This Convention, which entered into force in 2003, states that all migrant workers, whether regular or irregular, have the right to the same basic freedoms and the same legal treatment as the nationals of the country in which they find themselves.

It also states that they cannot be subjected to measures of collective expulsion and have the right to the same social protection and the same pay and working conditions as the citizens of the country concerned.

This Convention is the most ambitious international treaty to date concerning migrants. At a time when the number of migrants is growing and the violations of their rights are multiplying, it represents a legal instrument with great potential utility.

Unfortunately, the Convention has only been ratified by 48 states thus far. It has not been ratified by a single EU country or by the United States.

The state parties to the Convention are above all emigration countries, such as Mexico and Morocco, who worked hard to have it adopted. For these sending countries, the Convention is a way of protecting their citizens abroad. Promoting and popularising this Convention, to press states to ratify it, is essential in the current context.

The UN appointed a Special Rapporteur on migrants’ human rights in 1999, with this aim in mind. In 1998, a global campaign led by international organisations and NGOs was launched to promote the ratification of the Convention on migrants’ rights.

Then, in 2006, the UN General Assembly held the first High Level Dialogue on International Migrations and Development. The second Dialogue was held in 2013. Also in 2006, the UN Secretary-General set up the Global Migration Group, bringing together several UN agencies around this issue.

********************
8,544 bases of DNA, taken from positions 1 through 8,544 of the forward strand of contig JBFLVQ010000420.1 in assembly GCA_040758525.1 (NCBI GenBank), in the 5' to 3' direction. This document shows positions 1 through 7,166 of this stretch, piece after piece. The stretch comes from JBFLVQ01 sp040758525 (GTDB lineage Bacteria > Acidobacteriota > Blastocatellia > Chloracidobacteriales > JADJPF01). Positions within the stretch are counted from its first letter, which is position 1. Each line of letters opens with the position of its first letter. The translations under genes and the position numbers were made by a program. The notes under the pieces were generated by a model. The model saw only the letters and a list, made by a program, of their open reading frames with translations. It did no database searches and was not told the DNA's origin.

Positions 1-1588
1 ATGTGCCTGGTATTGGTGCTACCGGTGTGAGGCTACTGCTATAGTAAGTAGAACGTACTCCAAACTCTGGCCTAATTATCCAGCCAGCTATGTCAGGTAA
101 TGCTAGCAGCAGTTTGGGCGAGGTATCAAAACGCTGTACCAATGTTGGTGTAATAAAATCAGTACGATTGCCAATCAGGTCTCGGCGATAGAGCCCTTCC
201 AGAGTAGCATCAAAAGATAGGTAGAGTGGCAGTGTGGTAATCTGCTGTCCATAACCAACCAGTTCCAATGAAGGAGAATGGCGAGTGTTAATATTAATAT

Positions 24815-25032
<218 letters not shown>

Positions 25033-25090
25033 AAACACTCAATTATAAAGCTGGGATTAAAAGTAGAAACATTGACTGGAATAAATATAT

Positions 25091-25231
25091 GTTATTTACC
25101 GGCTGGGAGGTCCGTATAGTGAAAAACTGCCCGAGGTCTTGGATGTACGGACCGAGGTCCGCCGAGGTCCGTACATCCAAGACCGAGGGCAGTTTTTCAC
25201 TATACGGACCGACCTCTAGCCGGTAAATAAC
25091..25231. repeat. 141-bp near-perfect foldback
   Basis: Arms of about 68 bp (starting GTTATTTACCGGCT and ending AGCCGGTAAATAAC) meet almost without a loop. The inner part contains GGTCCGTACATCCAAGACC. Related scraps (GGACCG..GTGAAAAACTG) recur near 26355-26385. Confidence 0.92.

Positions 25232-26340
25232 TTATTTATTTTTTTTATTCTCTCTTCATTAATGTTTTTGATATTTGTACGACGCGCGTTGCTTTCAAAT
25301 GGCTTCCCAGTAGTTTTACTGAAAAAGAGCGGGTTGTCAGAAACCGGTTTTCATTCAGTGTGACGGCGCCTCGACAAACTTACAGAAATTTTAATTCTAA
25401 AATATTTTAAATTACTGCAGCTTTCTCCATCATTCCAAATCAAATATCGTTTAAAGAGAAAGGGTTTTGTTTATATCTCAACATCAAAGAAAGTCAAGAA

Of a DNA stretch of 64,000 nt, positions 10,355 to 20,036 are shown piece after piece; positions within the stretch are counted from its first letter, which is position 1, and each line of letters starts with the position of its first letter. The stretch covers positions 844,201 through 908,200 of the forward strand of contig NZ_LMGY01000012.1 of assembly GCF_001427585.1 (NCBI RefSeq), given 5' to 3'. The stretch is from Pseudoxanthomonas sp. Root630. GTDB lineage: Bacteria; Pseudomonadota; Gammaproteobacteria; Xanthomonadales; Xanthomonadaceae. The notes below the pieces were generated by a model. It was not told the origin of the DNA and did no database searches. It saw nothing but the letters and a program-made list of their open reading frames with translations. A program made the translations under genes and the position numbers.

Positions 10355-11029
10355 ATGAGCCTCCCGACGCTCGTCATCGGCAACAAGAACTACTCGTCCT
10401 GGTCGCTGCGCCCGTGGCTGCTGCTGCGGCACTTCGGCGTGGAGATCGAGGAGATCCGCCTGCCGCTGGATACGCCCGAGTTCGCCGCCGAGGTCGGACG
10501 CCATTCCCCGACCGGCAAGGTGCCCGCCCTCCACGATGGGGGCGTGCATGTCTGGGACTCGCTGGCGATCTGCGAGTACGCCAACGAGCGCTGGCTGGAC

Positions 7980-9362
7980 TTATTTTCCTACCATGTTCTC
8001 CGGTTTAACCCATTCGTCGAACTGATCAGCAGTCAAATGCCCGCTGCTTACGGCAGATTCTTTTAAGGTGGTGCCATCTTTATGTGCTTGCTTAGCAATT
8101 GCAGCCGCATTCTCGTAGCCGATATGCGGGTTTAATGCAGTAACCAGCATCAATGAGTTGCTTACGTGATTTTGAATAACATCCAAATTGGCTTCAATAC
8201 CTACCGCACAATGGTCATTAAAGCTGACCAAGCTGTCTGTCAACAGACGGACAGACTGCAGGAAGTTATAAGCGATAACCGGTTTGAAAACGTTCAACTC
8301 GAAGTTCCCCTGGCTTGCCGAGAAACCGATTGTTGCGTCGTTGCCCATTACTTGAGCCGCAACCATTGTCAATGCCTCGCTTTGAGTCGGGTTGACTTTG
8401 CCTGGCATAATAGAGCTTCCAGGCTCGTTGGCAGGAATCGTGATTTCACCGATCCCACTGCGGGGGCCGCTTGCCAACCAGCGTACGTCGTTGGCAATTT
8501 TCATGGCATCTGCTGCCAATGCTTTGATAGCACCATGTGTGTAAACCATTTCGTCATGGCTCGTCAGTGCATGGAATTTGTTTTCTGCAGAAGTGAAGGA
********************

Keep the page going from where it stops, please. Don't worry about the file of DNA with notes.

It is essential that the steps taken by the UN and its agencies be supported and taken further, by reaffirming the right to migrate as a human right – as proclaimed in the 1948 Universal Declaration of Human Rights – and that we envisage a genuine opening of borders. Far from being invaded, Europe would profit and gain greater momentum.

It is also crucial that refugees be allowed to travel by plane, yet European Union Directive 2001/51/CE of 2001 imposes sanctions on airlines allowing them to do so, effectively privatising refugee protection.

No one has forgotten the photo of the drowned child Alan Kurdi, which created a global shockwave. Little by little, public opinion was moved by the plight of the Syrian refugees.

Still, whilst Jordan, Lebanon and Turkey have taken in over four million refugees, Europe, although much wealthier, is struggling to come to an agreement for 160,000 of them.

Fortunately, during the course of 2015, the European Union started to make progress on the issue, driven by Angela Merkel, who decided to welcome a significant number of refugees to Germany.

Several other European countries finally followed suit, such as France, which welcomed its first refugees in September 2015.

Still we have to reckon with the xenophobic reflexes of a population invariably lured by the search for scapegoats for the economic crisis and Islamist terrorism.

European opinion on refugees remains deeply divided. It is the role of associations, the UN, and progressive intellectuals to bring about a change in mindset.


This story has been translated from French.